In Lugano in 1970, Larsen wrote on the back of this photo: "With best wishes to Lubos, who allowed me to believe in chess beauty." We reached a key moment of the game and I could have sacrificed my bishop on c4 with a possible powerful attack. But I backed off and Bent took advantage with a wonderful finish, creating his signature game.

[Event "Lugano "] [Site "?"] [Date "1970.??.??"] [Round "10"] [White "Larsen, Bent"] [Black "Kavalek, Lubomir"] [Result "1-0"] [ECO "A30"] [Annotator "GM Lubomir Kavalek/Huffington Post"] [SetUp "1"] [FEN "3r1rk1/p2qnbb1/3p2p1/2p1np2/2P1pN2/1PN1P1P1/PB1Q1PB1/1K1R3R w - - 0 20"] [PlyCount "27"] [EventDate "1970.??.??"] {In his book Studies for Practical Players, published by Russell Enterprises in 2009, the outstanding Russian chess composer Oleg Pervakov wrote:" White has opened the h-file, and taken aim at the black king. It would be nice to push the queen over to h2 - but how? The d2-e1-g1-h2 route is pretty long and would grant Black time to whip up counterplay on the queenside. Larsen finds a cardinal solution to the problem." And indeed, Larsen's line-clearing on the second rank is remarkable.} 20. g4 $1 Nxg4 ({Now after} 20... Bxc4 {white plays } 21. gxf5 {and his attack is faster.}) 21. f3 $1 exf3 22. Bxf3 Ne5 ({Larsen claims correctly that after} 22... Nf6 23. Qh2 Rfe8 24. Nb5 Nc8 25. Bxf6 Bxf6 26. Qh7+ Kf8 27. Bd5 {white wins quickly, e.g.} g5 28. Ng6+ Bxg6 29. Qg8+ Ke7 30. Rh7+ Bxh7 31. Qf7#) 23. Qh2 {Achieving the aim. The white queen is ready to infiltrate black's position.} Bxc4 $5 (23... Rfe8 24. Nb5 Nc8 25. Qh7+ Kf8 26. Bd5 {threatening 27.Nxg6+, white wins.}) 24. bxc4 (24. Ncd5 $5 Kf7 25. Qg2 {should also win.}) 24... Nxf3 25. Qh7+ Kf7 26. Ncd5 Rg8 27. Nxe7 Rb8 28. Ka1 ( 28. Kc1 {won less brilliantly, e.g.} Qxe7 29. Qxg6+ Kf8 30. Bxg7+ Qxg7 31. Ne6+ ) 28... Qxe7 29. Qxg6+ Kf8 30. Ne6+ Qxe6 31. Bxg7+ $1 ({Sidestepping the last trick} 31. Qxe6 Bxb2+ 32. Kb1 Ba3+ 33. Ka1 (33. Kc2 Rg2+ 34. Kd3 Ne5+ $19) 33... Bb2+ {and black draws.}) 31... Ke7 {Almost escaping, but Larsen nails down a magnificent finish.} 32. Bf8+ $1 Rbxf8 33. Rh7+ (33. Rh7+ Rf7 34. Rxf7+ Qxf7 35. Qxd6+ Ke8 36. Qd8#) 1-0

The weather was very hot in Hastings, England, on Saturday, August 17, 1895, when Steinitz created his masterpiece against von Bardeleben. It won the five pounds sterling top brilliancy prize. The committee noted that " the whole of the play was extremely artistic and beautiful, as well as brilliant." Steinitz considered the 14-move combination his best game overall. Here is what happened 120 years ago.

[Event "Hastings"] [Site "?"] [Date "1895.??.??"] [Round "?"] [White "Steinitz, William"] [Black "Von Bardeleben, Curt"] [Result "1-0"] [ECO "C54"] [Annotator "GM Lubomir Kavalek/ Huffington Post"] [SetUp "1"] [FEN "r3k2r/pp1qn1pp/2p2p2/8/3P4/5N2/PP2QPPP/2R1R1K1 w kq - 0 17"] [PlyCount "17"] [EventDate "1895.??.??"] 17. d5 $1 {Attacking at Black's strongest point. It opens the c-file and vacates the square d4 for the knight, using it as a trampoline to jump to e6. But at the same time, the winning pawn sacrifice is forced. It is an act of desperation since Black threatens to fix his position with Ke8-f7 and block the pawn on d4 with Ne7-d5.} cxd5 ({Forced. Other moves allow White to open the position:} 17... Kf7 18. dxc6 Nxc6 (18... bxc6 19. Qc4+ Nd5 20. Nd4 $18) 19. Rcd1 Qg4 (19... Qc8 20. Qc4+ Kf8 21. Qc5+ Kf7 22. Qd5+ Kf8 23. Rd3 Qc7 24. Ng5 fxg5 25. Rf3+ {wins.}) 20. Rd4 Nxd4 21. Ne5+ {wins.}) (17... Kf8 18. dxc6 Nxc6 19. Rcd1 Qf7 20. Qc2 Kg8 (20... Qxa2 21. Rd7) 21. Nd4 Nxd4 22. Rxd4 h5 23. Rc4 Rh6 24. Rc7 Qxa2 25. h3 Qd5 26. Ree7 {and White wins.}) 18. Nd4 Kf7 19. Ne6 {Threatening 20.Rc7. In general, one of the winning strategies in chess is to anchor a white knight along the sixth rank and you are half there.} Rhc8 ({ White wins either after} 19... Rac8 20. Qg4 $1) ({or after} 19... Nc6 20. Nc5 Qc8 21. Qh5+ g6 22. Qxd5+ Kg7 23. Ne6+ Kh6 24. Re3 {threatening 25.Rh3 mate.}) 20. Qg4 $1 g6 ({The only way to defend g7 since after} 20... Ng6 21. Ng5+ { wins outright.}) 21. Ng5+ {(Attacking the black queen.)} Ke8 (21... fxg5 $4 22. Qxd7 {wins. Steinitz now begins an amazing 14-move combination.}) 22. Rxe7+ $1 ({The rook is running amok along the seventh rank. The variation} 22. Nxh7 Qxg4 23. Nxf6+ Kf7 24. Nxg4 {wins a pawn, but according to Schallopp, it is only for mortals. Steinitz is creating his immortal game.}) 22... Kf8 $1 {What a sight! Incredibly, all four white pieces are hanging.} ({Black could not take the rook:} 22... Qxe7 23. Rxc8+ Rxc8 24. Qxc8+ {wins}) ({or} 22... Kxe7 23. Re1+ Kd6 24. Qb4+ Rc5 (24... Kc6 25. Rc1#) (24... Kc7 25. Ne6+ Kb8 26. Qf4+ $18 ) 25. Re6+ {wins.}) 23. Rf7+ $1 (23. Qxd7 $4 Rxc1+ $19) ({White can also win after} 23. Nxh7+ $6 Kxe7 24. Re1+ Kd8 25. Qb4 Qxh7 26. Qd6+ $18 Qd7 27. Qxf6+ Kc7 28. Re7 $18 {but it is clumsy.}) 23... Kg8 $1 ({After} 23... Qxf7 24. Rxc8+ Rxc8 25. Qxc8+ Qe8 26. Nxh7+ {wins.}) 24. Rg7+ $1 Kh8 $1 ({After} 24... Kf8 25. Nxh7+ Kxg7 26. Qxd7+ {wins.}) 25. Rxh7+ $1 {Black disappeared from the tournament hall without resigning. After his time ran out, Steinitz demonstrated the win:} (25. Rxh7+ $1 Kg8 26. Rg7+ Kh8 27. Qh4+ $1 Kxg7 28. Qh7+ Kf8 29. Qh8+ Ke7 30. Qg7+ Ke8 31. Qg8+ Ke7 32. Qf7+ Kd8 33. Qf8+ Qe8 34. Nf7+ Kd7 35. Qd6#) 1-0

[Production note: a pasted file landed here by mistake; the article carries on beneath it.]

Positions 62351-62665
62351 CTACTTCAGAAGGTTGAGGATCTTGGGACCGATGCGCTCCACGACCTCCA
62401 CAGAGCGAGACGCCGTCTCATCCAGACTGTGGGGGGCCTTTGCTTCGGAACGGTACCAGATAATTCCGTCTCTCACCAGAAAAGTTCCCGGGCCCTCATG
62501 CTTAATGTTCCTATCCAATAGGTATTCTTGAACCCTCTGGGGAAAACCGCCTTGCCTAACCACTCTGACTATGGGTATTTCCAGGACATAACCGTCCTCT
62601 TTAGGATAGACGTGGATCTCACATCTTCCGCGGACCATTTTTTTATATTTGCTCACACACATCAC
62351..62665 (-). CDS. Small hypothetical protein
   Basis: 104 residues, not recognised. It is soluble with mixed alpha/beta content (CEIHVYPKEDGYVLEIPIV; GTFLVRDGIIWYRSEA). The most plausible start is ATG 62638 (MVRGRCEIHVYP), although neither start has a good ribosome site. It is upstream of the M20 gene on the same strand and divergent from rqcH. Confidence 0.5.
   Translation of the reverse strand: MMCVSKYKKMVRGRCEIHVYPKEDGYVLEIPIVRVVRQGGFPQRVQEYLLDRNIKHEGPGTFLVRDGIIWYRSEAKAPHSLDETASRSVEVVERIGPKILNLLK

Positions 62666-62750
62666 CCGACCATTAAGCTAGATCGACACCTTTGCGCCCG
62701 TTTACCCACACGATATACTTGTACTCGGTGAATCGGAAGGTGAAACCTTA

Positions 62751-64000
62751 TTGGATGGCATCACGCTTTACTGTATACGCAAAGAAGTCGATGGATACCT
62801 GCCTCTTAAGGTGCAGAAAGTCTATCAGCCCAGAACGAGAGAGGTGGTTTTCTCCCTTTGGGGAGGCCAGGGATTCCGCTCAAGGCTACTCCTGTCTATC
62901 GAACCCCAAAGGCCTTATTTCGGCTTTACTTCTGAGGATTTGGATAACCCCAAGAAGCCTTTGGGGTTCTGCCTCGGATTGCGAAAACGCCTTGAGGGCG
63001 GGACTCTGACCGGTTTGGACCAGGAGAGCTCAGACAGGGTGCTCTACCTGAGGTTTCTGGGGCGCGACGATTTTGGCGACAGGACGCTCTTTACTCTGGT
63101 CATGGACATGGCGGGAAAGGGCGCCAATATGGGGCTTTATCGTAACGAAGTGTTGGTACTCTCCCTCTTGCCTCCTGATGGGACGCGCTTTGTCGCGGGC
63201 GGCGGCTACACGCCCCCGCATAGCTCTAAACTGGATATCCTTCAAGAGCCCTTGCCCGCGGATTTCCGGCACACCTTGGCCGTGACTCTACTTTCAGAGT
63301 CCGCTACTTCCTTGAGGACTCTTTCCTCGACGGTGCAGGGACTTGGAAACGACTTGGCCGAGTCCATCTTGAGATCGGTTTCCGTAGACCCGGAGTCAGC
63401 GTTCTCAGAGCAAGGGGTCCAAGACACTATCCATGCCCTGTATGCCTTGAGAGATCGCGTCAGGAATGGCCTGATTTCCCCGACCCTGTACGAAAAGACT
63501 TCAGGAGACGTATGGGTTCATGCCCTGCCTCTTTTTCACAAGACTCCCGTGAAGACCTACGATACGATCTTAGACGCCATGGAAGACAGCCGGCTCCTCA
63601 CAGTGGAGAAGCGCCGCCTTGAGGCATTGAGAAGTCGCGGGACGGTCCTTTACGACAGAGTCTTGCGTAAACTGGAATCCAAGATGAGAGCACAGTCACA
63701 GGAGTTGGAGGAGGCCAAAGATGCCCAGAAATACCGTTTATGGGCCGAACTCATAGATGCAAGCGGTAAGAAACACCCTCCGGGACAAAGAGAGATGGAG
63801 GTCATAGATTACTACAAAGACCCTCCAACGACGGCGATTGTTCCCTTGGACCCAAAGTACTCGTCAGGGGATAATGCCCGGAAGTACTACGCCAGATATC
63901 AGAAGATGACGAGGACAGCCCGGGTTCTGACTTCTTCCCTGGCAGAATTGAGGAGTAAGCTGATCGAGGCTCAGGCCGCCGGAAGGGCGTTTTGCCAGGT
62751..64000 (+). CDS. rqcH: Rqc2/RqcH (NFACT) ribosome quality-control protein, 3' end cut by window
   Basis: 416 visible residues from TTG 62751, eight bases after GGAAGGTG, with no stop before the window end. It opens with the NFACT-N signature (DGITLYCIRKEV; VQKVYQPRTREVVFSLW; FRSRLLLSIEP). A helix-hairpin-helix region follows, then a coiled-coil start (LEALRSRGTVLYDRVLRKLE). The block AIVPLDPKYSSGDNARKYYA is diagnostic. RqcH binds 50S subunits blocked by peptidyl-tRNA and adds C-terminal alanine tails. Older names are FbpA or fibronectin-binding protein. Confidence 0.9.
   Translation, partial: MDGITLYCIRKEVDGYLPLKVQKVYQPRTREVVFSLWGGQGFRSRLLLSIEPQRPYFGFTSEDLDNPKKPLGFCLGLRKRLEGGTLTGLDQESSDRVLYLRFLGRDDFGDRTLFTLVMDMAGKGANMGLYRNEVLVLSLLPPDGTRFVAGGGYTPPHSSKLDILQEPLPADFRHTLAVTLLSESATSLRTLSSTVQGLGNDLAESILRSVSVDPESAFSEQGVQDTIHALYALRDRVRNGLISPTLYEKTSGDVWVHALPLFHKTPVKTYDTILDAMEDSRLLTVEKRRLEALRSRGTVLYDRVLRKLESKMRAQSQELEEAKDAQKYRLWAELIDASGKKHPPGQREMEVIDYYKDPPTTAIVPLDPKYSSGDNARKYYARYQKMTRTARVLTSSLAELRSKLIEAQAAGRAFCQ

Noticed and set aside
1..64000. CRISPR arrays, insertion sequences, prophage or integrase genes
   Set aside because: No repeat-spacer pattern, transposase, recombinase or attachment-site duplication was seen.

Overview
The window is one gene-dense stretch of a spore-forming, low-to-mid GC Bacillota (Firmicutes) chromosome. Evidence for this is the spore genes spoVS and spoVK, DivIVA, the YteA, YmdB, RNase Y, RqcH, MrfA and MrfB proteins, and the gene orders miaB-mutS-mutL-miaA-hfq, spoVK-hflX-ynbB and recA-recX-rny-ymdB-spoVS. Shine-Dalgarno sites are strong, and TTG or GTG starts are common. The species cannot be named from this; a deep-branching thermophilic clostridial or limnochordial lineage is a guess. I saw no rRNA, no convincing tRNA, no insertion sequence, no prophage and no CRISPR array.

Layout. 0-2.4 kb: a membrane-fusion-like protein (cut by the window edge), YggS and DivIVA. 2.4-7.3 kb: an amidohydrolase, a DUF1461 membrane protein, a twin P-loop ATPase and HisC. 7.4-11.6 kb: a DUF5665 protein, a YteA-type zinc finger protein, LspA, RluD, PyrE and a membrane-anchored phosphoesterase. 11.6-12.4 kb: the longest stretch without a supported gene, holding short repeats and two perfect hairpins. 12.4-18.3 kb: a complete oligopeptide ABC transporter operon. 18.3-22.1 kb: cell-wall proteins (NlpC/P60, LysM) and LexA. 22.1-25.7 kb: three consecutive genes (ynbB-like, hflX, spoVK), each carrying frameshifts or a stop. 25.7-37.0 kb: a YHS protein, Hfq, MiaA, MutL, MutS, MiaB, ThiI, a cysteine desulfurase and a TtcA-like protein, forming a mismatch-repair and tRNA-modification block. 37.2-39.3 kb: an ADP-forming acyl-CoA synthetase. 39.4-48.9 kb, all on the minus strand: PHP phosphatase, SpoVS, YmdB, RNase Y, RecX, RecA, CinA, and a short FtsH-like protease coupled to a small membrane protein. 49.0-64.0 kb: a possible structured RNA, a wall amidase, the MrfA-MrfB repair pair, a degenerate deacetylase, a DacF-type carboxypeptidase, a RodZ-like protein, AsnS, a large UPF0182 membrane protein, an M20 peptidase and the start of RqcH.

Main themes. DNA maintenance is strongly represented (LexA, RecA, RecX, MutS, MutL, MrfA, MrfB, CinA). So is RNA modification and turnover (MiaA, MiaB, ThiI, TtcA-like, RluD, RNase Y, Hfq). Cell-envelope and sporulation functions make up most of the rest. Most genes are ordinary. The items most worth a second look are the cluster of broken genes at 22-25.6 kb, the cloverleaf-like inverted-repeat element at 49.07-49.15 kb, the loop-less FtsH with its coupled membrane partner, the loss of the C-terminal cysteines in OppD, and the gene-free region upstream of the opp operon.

Happy New Year!

Photos from Qatar by Amruta Mokal of ChessBase India

Original column hereCopyright Huffington Post